For over a year now, I have been eligible to apply for U.S. citizenship. This has caused some soul-searching for me.To me, an application for citizenship has to be for the right reasons. I know people who want U.S. citizenship because it would help them apply for their family members or because they think they can get a better, government job or some other reason. In some cases, these people do not seem to have even assimilated into American society - and they do not want to. They want the benefits of citizenship without the burdens of it.
Certainly, I do not "need" to be an U.S. citizen. I am happy with my job and I have no family members that I want to sponsor. I certainly have no intention of running for office!! But I have been living here for the past 13 years (almost) and I do feel strongly attached. I have tried to assimilate - on a merely superficial level, anyone who sees my attachment to burgers, fries, apple pie and baseball can attest to that. I would love to be able to vote. Most importantly, I have one American daughter with another on the way.
Of course, there are aspects of myself which I cannot change. I still love Indian food - goat meat and all!! I do not understand the American obsession with high school drama/movies like The Breakfast Club(or is this just Gregg)? I think cheerleaders should be removed from all sports (Indian sports have adopted them too but there is more of a social outcry in India against this practice). But in most things, I have either adapted to or joyfully adopted this country's practices.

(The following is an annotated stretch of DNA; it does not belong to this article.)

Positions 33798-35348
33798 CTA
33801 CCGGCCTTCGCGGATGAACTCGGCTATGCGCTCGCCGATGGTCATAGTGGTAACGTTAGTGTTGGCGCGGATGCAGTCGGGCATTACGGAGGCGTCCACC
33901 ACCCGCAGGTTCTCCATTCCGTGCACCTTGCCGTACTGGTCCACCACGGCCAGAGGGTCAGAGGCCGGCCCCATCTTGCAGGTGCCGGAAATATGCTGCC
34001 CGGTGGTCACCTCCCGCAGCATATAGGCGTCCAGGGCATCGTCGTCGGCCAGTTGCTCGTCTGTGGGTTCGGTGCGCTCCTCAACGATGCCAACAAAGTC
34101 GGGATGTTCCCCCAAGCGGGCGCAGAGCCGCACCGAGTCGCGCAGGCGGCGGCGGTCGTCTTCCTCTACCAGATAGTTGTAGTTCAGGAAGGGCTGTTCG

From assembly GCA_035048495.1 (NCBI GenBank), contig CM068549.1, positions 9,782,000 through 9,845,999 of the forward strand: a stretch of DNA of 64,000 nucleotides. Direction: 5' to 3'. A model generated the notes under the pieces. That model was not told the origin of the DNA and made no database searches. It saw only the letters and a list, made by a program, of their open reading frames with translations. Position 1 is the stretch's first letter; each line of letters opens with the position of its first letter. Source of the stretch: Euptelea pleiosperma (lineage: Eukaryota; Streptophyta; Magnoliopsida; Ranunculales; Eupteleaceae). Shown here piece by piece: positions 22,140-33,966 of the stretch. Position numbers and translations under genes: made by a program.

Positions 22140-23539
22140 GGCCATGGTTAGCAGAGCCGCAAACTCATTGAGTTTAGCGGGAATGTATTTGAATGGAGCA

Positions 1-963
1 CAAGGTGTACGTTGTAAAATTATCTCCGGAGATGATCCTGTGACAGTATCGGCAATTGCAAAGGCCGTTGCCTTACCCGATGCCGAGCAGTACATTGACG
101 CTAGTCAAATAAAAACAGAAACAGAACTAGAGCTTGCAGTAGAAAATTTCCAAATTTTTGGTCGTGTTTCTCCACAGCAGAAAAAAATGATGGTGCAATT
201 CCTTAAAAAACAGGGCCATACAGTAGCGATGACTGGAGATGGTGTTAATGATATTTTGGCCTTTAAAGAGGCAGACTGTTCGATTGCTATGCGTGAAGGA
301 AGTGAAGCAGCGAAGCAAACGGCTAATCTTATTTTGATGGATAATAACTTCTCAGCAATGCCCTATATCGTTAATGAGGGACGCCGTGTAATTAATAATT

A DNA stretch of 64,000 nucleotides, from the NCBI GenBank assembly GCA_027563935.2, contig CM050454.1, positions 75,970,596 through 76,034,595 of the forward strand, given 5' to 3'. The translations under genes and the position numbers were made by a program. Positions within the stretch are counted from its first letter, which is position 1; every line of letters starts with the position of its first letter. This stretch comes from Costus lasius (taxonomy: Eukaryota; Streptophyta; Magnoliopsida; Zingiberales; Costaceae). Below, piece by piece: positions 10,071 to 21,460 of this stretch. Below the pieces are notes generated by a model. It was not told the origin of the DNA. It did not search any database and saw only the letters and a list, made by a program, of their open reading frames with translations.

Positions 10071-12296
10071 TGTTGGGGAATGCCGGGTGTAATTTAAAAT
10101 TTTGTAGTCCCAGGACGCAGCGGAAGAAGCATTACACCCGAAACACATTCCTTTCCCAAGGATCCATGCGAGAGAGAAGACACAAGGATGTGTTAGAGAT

The second issue is: should we get a lawyer? For the green cards, we did - both times.And it cost us about $ 12000 overall (including the fees to the government).This was for a very easy straightforward application. (We really should fix the immigration system but that is another post).This time we have decided against it.The process itself costs $680 and we cannot afford more for a lawyer. I will do the paperwork myself.After all, I have never done anything illegal, I have a decent moral character (this is actually a requirement), I pay taxes and do not even have a traffic ticket. Gregg says this may be a stupid decision but I really do not want a lawyer this time. It is way too expensive with a second kid on the way.
This decision to apply for citizenship brings another question - should I change my last name? When we got married, I decided against it for a number of reasons - I was also starting a new job, I needed to apply for a green card and a name change would complicate the paperwork, the idea of changing my name on bank accounts, credit cards, passport, visa etc was daunting...
Then Asha was born and in the hospital, babies are given their mother's last name. So, her hospital bracelet and crib said "Baby Bagchi". For some reason, this seemed to annoy Gregg a lot which I could not understand.What's in a name after all? Then she came home and her official name of course is Lindskog. Now I know why it annoyed Gregg. Not having the same last name as your child is complicated. It seems to distance you from her when you are in public. I do not like it any more than Gregg did. So I have decided to take this chance to change my name.You have that option when you get citizenship and I will take it. It is certainly cheaper and less time consuming this way.
So, two big decisions rolled into one.The entire process takes about 6-12 months. I will update about it as I go through it.